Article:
Depends on how you take care of it. I suspect that someone buying vinyl today for the first time is going to subject it to a whole lot more abuse than those of us who've been listening to it for decades. After seeing my daughters drop their MP3 players time after time (after time) I wonder if an LP would survive a week. That doesn't necessarily make the format inferior. (Except for the use case or environment that a newcomer to the format may assume it can be used in.)

Comment: Re:Nitche Market (Score 1) 433

by rnturn (#48596035) Attached to: Vinyl Record Pressing Plants Struggle To Keep Up With Demand

I have to chuckle a bit when I hear people extolling the virtues of the higher dynamic range of digital recordings when those recording are typically heard while in the car or played through second-rate ear buds. Face it: you only get the advantage of that dynamic range when you're sitting at home in a comfortable chair. (When nobody else is around vacuuming the carpet or running the washer/dryer.)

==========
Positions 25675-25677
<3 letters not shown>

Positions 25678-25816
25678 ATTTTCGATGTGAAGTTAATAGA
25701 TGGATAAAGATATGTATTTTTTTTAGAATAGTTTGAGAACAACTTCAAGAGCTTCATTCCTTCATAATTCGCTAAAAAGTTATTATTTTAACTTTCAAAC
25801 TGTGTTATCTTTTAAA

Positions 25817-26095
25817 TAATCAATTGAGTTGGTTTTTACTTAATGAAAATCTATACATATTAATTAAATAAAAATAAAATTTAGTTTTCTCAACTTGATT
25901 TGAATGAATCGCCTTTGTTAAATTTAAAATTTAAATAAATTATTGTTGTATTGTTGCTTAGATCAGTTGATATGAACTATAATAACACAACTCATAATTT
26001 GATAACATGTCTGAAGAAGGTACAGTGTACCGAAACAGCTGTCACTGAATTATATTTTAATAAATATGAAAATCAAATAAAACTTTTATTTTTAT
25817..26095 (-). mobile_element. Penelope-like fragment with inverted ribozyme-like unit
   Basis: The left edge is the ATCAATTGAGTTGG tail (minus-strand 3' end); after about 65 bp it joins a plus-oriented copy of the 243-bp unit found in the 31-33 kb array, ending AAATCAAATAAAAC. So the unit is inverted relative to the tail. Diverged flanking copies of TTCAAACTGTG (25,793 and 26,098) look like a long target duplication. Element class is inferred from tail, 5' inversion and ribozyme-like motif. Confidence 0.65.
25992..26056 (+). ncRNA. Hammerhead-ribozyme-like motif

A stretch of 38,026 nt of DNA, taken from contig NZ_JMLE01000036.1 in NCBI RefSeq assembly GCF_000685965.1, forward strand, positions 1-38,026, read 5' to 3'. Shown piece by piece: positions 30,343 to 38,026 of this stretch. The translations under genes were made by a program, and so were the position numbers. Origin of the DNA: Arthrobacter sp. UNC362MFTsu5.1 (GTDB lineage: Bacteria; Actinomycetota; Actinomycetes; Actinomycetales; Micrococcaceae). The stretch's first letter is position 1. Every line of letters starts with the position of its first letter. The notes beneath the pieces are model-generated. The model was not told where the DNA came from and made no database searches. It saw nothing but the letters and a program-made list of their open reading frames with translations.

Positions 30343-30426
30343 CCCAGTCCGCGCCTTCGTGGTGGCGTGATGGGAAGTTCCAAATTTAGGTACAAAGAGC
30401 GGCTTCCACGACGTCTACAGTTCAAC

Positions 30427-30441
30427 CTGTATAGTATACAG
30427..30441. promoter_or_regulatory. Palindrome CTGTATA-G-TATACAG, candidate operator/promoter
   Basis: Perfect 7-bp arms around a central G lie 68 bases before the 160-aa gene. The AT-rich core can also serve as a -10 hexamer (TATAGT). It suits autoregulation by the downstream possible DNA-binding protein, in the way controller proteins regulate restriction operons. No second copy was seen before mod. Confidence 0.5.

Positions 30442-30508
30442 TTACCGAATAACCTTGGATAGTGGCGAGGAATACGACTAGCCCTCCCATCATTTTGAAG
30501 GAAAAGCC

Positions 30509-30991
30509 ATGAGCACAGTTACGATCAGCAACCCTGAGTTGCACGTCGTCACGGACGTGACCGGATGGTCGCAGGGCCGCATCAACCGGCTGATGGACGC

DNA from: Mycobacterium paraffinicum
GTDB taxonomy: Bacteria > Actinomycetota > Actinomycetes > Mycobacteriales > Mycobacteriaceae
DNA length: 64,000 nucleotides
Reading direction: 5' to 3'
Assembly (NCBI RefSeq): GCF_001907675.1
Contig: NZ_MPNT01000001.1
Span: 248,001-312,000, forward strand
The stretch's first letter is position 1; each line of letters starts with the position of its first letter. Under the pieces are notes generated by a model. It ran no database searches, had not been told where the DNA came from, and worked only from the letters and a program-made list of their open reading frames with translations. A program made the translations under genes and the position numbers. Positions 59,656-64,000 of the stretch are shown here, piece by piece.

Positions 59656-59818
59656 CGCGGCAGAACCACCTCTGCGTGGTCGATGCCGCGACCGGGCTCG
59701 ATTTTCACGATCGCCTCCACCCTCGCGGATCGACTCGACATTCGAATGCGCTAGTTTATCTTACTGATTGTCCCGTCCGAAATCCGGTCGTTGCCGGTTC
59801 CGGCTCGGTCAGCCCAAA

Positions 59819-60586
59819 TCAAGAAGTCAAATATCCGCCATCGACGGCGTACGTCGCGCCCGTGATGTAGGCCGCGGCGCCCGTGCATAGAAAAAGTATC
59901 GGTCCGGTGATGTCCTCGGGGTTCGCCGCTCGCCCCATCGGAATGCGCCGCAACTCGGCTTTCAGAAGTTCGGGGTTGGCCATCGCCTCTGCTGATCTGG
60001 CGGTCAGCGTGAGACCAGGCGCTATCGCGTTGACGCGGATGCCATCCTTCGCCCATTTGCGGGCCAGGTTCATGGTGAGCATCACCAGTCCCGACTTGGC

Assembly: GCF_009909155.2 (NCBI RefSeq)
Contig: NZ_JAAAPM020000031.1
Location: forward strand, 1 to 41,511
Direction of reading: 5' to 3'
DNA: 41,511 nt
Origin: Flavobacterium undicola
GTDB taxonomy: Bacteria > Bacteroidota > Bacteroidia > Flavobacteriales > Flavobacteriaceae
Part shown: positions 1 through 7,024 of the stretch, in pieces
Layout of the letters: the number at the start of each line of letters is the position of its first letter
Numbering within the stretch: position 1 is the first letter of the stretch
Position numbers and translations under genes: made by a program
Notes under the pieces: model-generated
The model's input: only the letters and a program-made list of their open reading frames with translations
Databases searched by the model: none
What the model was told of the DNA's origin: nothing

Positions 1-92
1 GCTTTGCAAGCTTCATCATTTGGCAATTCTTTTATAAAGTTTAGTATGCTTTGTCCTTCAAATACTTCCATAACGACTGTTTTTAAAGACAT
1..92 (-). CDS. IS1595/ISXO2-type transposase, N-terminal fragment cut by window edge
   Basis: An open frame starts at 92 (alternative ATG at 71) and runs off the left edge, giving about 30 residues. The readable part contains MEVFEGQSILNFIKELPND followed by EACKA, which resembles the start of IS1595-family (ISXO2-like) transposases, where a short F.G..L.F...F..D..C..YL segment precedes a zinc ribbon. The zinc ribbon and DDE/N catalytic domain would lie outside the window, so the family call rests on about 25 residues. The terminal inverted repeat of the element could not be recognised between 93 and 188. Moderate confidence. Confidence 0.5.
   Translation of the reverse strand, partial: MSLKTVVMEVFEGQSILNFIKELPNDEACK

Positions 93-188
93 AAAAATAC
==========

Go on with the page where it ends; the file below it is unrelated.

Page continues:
Comment: Re:Nitche Market (Score 1) 433

by rnturn (#48596003) Attached to: Vinyl Record Pressing Plants Struggle To Keep Up With Demand

I realize you're talking about the vinyl recording industry but so much of what happens today depends wa-a-a-y too much on someone being able to make a killing on something. Not a comfortable profit but a killing. And you can see where that's gotten us.

When I think of the number of recordings that would never have even made into the record store bins if this idea became the sole reason for making a record, my head spins. It might be the entire thought process that someone like Simon Cowell employs when deciding to make a record but how many classic rock performers would have been able to make past that a**hole if he'd been around back in the '60s or '70s. "I'm sorry Janis but that was bloody awful!"

Comment: Re:Nitche Market (Score 1) 433